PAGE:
You Can’t Always Get What You Want

You can’t always get what you want
But if you try sometimes well you might find
You get what you need

If there is one conversation that occurs in my circle of friends repeatedly it’s the issue of singleness. Oh I know. The word itself looks like a curse word against the canvas. It’s stark. Just the mere mention of the word in certain groups of people ignites a firestorm of passion on both sides of the issue. (It usually involves 1 Corinthians 7 being thrown around somewhere.) Being quite passionate about the issue, I decided to add my voice in to the discussion of being single as it relates to Jesus, church and culture.

Here is a little background on me: I’m single with mostly married friends. I have worked for the same ministry for 9 years. I’m actively involved with 2 churches. I’ve got a great family who I am fortunate enough to be around all the time. Do I want to be married? Yes. Am I going to freak out if it doesn’t happen tomorrow? No. I’m not anti-marriage. Nor am I pro ‘If you can’t be with the one you love, honey, love the one you’re with’. I believe there is purpose in each life stage. And it’s up to us to make the most of whatever stage we’re in.

I think one of worst things we can do is consistently think that the grass is greener on the other side. For married people, many sometimes wish for one day when they could pick up and do what they want. But they wouldn’t trade their families for anything. Single people, however, seem to be much more prone to look at marriage as the end all of life. That our one purpose for living and breathing is marriage.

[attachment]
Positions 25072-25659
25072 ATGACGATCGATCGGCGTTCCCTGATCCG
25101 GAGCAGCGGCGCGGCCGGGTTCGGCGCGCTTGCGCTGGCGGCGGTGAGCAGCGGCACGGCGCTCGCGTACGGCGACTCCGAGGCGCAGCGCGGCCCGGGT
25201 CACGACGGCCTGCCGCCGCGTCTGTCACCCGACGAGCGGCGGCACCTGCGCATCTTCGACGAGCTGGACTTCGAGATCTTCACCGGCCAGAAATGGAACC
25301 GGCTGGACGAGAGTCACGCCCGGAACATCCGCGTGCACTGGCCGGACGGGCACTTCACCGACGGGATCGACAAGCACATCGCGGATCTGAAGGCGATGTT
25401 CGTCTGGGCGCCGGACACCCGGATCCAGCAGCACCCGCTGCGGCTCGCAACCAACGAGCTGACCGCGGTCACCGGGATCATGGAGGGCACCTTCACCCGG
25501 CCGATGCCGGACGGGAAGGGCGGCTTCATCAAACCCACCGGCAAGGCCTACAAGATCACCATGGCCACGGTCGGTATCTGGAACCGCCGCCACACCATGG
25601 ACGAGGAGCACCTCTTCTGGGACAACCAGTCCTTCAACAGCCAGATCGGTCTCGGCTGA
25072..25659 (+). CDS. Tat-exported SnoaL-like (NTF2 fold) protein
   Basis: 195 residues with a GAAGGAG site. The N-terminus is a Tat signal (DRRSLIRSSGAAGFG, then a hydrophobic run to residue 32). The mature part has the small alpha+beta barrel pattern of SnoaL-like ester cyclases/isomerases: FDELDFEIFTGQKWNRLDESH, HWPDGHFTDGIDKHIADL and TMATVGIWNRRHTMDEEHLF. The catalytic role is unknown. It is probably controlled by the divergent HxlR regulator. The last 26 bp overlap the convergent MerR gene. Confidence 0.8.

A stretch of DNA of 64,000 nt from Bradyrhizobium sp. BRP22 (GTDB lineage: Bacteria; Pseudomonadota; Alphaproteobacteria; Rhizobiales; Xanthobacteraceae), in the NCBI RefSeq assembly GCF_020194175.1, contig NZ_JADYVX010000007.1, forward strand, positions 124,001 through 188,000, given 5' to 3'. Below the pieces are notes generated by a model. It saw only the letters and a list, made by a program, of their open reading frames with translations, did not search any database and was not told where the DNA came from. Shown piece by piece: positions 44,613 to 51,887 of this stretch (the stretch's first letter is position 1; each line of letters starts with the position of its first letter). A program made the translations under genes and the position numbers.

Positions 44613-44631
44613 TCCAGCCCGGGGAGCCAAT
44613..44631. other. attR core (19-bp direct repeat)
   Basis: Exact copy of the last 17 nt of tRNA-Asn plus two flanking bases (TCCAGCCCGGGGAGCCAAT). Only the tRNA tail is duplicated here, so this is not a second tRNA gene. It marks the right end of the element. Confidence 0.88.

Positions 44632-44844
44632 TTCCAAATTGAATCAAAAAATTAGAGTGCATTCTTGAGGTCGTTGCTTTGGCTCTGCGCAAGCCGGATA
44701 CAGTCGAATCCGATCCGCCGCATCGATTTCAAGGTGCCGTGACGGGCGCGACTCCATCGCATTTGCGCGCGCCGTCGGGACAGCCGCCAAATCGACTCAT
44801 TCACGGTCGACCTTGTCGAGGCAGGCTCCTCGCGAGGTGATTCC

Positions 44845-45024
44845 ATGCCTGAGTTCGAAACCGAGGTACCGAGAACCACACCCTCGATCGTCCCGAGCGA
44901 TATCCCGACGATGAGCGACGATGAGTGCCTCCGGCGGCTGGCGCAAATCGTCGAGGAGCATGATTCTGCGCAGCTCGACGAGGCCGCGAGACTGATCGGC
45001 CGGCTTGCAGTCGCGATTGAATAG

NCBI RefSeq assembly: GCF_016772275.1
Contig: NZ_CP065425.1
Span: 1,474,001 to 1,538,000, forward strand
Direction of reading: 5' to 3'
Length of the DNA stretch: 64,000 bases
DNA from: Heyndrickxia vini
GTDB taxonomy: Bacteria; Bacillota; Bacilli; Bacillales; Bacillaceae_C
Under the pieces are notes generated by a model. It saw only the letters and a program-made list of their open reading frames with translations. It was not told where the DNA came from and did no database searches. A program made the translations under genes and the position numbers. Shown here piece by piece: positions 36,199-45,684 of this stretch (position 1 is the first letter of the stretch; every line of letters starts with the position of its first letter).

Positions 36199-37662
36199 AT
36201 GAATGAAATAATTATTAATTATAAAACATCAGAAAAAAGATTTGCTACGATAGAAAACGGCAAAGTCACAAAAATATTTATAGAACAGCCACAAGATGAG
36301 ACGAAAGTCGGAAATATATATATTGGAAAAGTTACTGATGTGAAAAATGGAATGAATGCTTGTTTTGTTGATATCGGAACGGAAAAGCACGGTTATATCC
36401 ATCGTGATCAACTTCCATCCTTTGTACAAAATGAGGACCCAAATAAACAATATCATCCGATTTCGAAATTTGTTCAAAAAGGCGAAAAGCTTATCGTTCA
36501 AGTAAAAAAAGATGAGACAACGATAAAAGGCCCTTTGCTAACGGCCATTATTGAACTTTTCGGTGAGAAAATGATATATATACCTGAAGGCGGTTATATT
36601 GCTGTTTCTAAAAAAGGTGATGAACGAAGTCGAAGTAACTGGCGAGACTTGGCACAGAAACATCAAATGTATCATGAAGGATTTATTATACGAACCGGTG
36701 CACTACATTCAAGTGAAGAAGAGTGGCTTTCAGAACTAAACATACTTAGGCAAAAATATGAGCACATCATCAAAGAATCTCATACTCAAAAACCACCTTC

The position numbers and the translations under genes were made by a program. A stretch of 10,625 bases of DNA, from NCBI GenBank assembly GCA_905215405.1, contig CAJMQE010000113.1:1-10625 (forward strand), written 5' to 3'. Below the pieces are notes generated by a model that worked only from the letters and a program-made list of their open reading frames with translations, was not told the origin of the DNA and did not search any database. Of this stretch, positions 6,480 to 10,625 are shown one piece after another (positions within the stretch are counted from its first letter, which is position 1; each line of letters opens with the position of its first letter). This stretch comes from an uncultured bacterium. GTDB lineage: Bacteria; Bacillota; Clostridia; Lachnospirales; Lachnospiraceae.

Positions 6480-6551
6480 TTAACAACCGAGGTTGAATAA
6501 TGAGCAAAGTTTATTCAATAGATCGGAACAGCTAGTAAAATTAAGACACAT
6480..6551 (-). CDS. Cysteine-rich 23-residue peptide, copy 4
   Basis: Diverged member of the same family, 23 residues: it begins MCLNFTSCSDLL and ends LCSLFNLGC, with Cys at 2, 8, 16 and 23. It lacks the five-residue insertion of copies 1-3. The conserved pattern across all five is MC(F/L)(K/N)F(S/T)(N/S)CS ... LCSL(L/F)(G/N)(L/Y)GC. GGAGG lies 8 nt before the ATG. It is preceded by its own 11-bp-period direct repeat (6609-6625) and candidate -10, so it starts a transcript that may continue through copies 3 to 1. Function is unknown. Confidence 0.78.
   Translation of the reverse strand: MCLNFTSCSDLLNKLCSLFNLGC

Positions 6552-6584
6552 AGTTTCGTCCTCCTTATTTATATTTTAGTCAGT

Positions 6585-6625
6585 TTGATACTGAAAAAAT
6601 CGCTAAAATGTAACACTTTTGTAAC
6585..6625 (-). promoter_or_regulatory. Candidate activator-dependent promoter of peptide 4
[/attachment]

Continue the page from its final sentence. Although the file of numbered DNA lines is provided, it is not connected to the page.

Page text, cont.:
You Complete Me (Thanks a lot for setting the bar for cheesy movie quotes unrealistically high.)

I heartily (that’s right – heartily) disagree with that sentiment. Being single should be as valued as being married. Let’s take a quick look at some of the pros. Singles have the ability to pick up and go – wherever we want to. We’re available to serve without the ties of soccer practice, taking the kids to school etc. We have the chance to impact our communities and the world. Our circles of friends are usually much more varied with people from different walks of life.

There are cons as well. The feeling that everyone else in the world has someone and we are the only person left who is absolutely and utterly alone. We seem to not have a sense of completion or fulfillment we want in life and we attribute it to not being married. There is also an abundance of irritation at the seemingly low numbers of the opposite sex in which to be interested. And an even greater frustration with the inability to find someone compatible with you.

In looking at society – we can see the various ways people try to deal with the pros and the cons. One night stands. A leave ’em where you meet ’em mentality. An anything goes sexual appetite. Take whatever is in front of you now, but don’t be afraid to toss it to the side if something better presents itself. Chemistry is by far the most important ingredient in a relationship. Once that fizzles, time to skedaddle. If it gets hard, it’s probably just not meant to be.

Is it any wonder that most of us are confused? We’re lost in a culture of over sexed, under committed, deeply afraid people. We are the people I described. So how do we wade through the muck and mire offered in the world and in the church? (Because if anyone thinks that those adjectives don’t apply in the church… just pick up the Bible and see what some of our Patriarchs did. Or read the news on any given day.)

The first thing I think is needed is understanding. Yes, while there are those who are called to a life of celibacy, the majority are called to be in the wonderful covenant of marriage. However singleness is also a time to be treasured, not thrown away in want of something ‘more’. For those of us who are single right now the Lord is offering us a chance. To serve? Yes. To be engaged in His body? Absolutely. Even so, above all that is the chance to experience a union with Him without the distractions that family inevitably brings.